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dave

August 20th 2014 4:49 pm

Are my Cat 5 ethernet cables pretty useless?



Bear with me here, as this isn't my strongest area of knowledge and I'm looking for some better explanation.

While looking through random boxes in the basement recently, I stumbled across some piles of Cat-5 ethernet cable. I feel like the only type of ethernet cable I see laying around anymore is Cat-5e (and in rare cases, Cat-6) -- which I thought was capable of handling higher data rates.

However, looking at the Cat-5 wikipedia page, it seems to imply that's it's good enough for gigabit ethernet: "The cable standard provides performance of up to 100 MHz and is suitable for 10BASE-T, 100BASE-TX (Fast Ethernet), and 1000BASE-T (Gigabit Ethernet)."

Via: en.wikipedia.org­/wiki­/Category­_5­_cable

So, does all this Cat-5 cable still have a use or should I get rid of it?

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9 replies
frankspin

You're fine. I have cables from 10 years ago I still use when I need a spare. As long as the ends are ripped and clips are fine you should be golden.
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TgD

I agree, now if you had a ton of RJ-11 cables or Parallel ribbon cables... then I would suggest junk it ;)
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dave

Good to know!

So going forward, is there any reason to consider wiring other parts of our house with Cat 5 other than enjoying the fact that it costs more?
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Dignan17

I wouldn't run new Cat5 or make new cables. Cat5e or 6 are the way to go these days. Cat5e cable is super cheap. I have three 1K foot boxes of the stuff I use for work, and I think that cost a total was about $150 plus the end clips and keystone jacks I use.
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frankspin

What Matt said. Cat5e is dirt cheap and Cat6 is really only needed if you plan on doing to 10Gbps, which I doubt you are. Learn to crimp the wires yourself to save even more money over pre-made cables.

(If you're looking from the clip side)
brown / brown-stripe / green / blue-stripe / blue / green-stripe / orange / orange-stripe

I used to be able to rip through making a set of these so fast, but I'm most likely rusty as hell. Patch panels always killed me though, such a small space. Plus the cage nuts. Groan.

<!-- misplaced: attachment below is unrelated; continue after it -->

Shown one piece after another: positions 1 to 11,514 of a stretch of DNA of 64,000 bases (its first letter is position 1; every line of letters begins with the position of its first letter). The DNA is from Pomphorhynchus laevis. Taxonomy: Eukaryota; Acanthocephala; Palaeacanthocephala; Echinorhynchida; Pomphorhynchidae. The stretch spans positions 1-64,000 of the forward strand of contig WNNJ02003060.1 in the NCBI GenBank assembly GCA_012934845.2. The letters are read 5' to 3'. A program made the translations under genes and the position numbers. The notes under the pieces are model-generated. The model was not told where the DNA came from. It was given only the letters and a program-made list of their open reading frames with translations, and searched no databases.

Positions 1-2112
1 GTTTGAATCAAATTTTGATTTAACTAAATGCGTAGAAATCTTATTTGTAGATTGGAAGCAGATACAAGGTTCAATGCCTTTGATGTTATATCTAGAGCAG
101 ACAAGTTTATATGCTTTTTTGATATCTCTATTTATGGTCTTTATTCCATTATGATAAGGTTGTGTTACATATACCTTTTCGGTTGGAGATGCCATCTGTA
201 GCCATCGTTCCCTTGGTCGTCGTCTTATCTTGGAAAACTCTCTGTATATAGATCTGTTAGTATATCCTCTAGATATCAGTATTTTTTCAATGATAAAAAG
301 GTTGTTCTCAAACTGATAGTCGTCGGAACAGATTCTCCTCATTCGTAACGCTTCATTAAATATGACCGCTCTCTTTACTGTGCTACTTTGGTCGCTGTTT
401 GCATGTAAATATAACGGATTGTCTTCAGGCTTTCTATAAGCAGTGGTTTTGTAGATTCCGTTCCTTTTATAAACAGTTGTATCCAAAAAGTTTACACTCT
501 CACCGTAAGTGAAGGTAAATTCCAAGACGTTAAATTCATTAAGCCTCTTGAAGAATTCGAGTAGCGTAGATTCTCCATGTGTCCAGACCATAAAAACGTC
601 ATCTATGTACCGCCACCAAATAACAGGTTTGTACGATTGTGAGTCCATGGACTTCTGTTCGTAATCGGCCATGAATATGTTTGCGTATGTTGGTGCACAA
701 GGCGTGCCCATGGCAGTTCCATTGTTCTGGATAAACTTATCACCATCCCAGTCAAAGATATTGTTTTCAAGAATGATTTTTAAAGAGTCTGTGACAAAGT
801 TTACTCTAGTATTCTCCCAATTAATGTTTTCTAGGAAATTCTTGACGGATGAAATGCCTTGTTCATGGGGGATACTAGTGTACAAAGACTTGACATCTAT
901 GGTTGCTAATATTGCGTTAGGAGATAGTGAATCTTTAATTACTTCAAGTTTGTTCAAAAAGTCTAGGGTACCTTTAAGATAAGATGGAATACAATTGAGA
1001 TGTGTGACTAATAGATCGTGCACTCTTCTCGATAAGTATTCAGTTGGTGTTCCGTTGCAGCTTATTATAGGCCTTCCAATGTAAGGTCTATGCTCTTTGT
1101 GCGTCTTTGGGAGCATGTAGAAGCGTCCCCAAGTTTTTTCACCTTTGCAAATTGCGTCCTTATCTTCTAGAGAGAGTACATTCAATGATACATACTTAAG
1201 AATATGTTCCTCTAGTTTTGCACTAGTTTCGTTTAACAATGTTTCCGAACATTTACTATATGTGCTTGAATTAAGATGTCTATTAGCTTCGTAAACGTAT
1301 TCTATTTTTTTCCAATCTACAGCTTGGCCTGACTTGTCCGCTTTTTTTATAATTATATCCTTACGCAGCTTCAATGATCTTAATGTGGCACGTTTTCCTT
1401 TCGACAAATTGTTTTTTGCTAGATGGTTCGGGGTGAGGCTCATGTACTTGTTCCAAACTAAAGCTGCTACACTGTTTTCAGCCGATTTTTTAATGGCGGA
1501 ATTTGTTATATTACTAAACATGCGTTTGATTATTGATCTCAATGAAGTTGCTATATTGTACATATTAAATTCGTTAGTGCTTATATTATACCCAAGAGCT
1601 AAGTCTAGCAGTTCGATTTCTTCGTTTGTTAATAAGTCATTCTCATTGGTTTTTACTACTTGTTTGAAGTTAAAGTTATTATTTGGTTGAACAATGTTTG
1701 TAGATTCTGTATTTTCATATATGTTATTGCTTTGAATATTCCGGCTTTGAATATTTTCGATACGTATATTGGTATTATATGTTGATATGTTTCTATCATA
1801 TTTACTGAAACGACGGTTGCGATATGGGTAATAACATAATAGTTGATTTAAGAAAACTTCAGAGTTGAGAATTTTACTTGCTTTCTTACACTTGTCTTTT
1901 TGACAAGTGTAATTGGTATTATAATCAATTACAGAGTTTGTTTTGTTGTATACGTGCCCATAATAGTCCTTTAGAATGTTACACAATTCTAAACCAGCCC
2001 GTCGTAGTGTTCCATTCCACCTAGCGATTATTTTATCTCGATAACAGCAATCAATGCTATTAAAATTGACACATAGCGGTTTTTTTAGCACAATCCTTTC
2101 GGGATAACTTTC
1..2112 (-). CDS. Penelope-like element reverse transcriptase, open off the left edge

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Dignan17

Sometimes I like doing patch panels more, if the panel is easy enough to access. I like using a punch down tool for panels and keystone jacks.
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TgD

Yeah it seems I misunderstood the original question. Does cat5 have a use now? Yes. Would I run it through walls? No.
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groovechicken

When I am responsible for terminating cables on campus, I do not buy regular patch panels. Instead, I buy a keystone plate and a bunch of keystone jacks so I can easily work on each cable separately. Other advantages are the ability to move ports around in the grid if I later decide I should have organized it a different way and to use different colors of keystone jack to make it easier to spot different ports. In the last dorm I terminated, I used black for the rooms, blue for the copiers, and orange for the APs. It may cost more, but the time savings putting it all together and finding what you are looking for when troubleshooting more than make up for it.
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groovechicken

You will likely get gigbit speed over Cat5e cable, so just keep using it unless you are having a noticeable issue or if you are OCD like me. The one scenario in which you may see a notable improvement in speeds with gigabit devices on both ends is if the lines are picking up a lot of noise. The shielded Cat6 cable does handle that better.
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